Adapting to change

By 29th March 2013 June 20th, 2018 Agile

One of the core Agile principles in software development states that “requirements may evolve but the timescale remains fixed”. If at any point in time during a project’s life cycle, the need for changing a set of requirements arises, the deadlines and milestones must remain fixed. If possible, there must always be deliverables whenever it was planned so.

The statement “requirements may evolve” gives a clear indication that even during the development and testing phases, new functionality can be added or existing functionality might be changed. An in-depth analysis of the impact of such changes must always be carried out. There may be changes that are minor and rarely affect other aspects of the product, while other major changes can heavily impact the core functionality of an application.

Usually, such changes are conceived by a client and communicated to the business analyst or consultant.  The information arrives to the project manager who will delegate the work accordingly if approved.

Now, it might be the case where this information is delivered to the software developers but not the testers. One of those unknown diseases that a few companies suffer from: dishonouring the role of a software tester.

READ MORE ABOUT DEALING WITH CHANGE- Change Management during Maintenance

At all times, the software tester must be fully aware of these changes, especially those that would affect the core functionality of the product being tested.  In some cases, the software tester may also be the one entrusted to manage these changes along with the project’s requirements. Either way, if a tester is left in the dark and is not well informed, then the product would be tested against a wrong set of requirements.

Changes to requirements should be seen like a gear change – necessary but will only work if all parts work as intended.

Consider a care management system for patients with diabetes. Some changes might be simple for instance, changing a ‘Date of birth’ field in a patient’s registration form, from being mandatory to non-mandatory. Other changes, however, can affect the whole workflow of an application.  Let’s say that one of the main features of this system is to provide the clinician with a recommended amount of insulin to be administered to a patient. This amount would be a result of an algorithm based on a set of parameters. A change in this algorithm would affect this result and thus, the amount of insulin needed by a patient can be different. This would heavily impact the whole care path in the system as future medication would depend on such parameters. Not to mention that the patient’s health might be put at risk.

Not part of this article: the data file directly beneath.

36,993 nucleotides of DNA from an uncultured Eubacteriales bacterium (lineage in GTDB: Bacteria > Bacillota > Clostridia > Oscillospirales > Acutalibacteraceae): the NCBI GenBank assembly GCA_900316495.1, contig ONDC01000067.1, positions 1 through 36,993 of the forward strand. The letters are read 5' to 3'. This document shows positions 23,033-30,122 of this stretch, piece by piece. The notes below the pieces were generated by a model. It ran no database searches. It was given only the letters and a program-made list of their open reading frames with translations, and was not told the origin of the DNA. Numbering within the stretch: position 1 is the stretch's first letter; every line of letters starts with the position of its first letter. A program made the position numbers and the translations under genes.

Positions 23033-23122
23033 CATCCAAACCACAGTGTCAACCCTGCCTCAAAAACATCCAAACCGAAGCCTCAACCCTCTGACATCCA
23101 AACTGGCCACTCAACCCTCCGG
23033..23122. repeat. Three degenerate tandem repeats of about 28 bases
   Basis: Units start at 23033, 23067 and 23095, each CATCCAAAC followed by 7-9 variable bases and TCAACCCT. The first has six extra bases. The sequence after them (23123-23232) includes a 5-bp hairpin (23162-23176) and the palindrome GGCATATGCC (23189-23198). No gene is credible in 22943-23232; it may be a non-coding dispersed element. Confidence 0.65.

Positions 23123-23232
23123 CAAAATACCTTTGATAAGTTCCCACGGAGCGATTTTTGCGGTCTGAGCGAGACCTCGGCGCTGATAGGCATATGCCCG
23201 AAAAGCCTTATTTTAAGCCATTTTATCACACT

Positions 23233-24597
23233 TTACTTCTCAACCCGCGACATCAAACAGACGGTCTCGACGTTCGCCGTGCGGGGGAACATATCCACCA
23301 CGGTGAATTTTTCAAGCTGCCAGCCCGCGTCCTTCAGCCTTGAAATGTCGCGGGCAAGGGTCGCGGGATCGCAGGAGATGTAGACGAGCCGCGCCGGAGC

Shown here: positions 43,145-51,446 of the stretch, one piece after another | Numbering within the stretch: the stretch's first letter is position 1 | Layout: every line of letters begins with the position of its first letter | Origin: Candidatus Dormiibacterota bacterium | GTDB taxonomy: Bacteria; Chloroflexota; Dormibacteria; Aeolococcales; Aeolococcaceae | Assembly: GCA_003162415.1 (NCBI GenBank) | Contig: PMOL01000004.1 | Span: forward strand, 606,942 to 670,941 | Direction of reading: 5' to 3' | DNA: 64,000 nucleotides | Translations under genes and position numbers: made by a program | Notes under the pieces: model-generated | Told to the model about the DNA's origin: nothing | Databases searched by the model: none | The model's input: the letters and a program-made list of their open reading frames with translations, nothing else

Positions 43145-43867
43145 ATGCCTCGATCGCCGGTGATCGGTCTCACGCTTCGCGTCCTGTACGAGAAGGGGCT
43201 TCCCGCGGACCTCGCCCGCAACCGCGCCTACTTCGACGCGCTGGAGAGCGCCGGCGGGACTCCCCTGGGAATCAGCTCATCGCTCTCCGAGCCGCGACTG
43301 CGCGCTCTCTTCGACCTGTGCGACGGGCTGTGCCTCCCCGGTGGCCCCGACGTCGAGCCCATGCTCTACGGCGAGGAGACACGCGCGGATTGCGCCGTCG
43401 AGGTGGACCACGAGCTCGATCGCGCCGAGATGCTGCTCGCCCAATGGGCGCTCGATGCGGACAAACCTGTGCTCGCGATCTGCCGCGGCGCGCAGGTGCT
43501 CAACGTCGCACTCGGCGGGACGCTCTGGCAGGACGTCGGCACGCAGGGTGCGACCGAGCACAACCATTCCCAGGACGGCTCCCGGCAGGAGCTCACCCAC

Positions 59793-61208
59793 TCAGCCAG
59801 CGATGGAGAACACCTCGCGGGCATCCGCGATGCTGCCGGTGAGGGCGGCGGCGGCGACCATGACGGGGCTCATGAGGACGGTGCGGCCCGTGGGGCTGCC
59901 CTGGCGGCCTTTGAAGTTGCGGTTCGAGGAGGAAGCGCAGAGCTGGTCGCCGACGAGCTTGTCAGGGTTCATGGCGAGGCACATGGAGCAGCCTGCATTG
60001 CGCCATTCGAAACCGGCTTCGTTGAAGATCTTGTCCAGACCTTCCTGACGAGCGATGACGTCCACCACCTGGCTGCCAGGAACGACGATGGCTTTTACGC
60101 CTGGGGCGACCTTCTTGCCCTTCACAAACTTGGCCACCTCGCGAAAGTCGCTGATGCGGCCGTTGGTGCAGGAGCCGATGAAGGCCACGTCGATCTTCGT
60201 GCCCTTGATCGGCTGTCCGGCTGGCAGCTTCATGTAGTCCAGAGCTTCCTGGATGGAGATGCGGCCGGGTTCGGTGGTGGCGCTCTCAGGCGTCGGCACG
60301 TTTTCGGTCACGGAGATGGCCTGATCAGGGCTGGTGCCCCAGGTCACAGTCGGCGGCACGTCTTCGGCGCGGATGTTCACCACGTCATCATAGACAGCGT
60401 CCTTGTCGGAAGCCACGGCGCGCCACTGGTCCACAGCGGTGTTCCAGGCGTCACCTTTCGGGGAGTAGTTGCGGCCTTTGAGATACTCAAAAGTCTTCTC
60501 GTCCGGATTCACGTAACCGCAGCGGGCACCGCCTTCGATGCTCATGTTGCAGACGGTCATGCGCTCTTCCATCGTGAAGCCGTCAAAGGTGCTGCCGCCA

The mismanagement of change requests brings about highly undesirable results. Changes must be fully analyzed before they are authorized. The tester must not only be aware of the changes, but fully understand their meaning and their impact on the product.

A tool like ReQtest can help manage these changes together with the requirements. If not controlled properly, change might do more harm than good.
Confessions of a Tester is written by Johnny, a test leader by profession and friend of ReQtest’s. Johnny loves clean code and is suspicious of anything that seems to be completely bug free. Apart from bug tracking at his day job, Johnny plays guitar, watches action and gangster movies and is a great fan of comic books and superheroes. This blog is a chronicle of Johnny’s Software Testing Nightmares.

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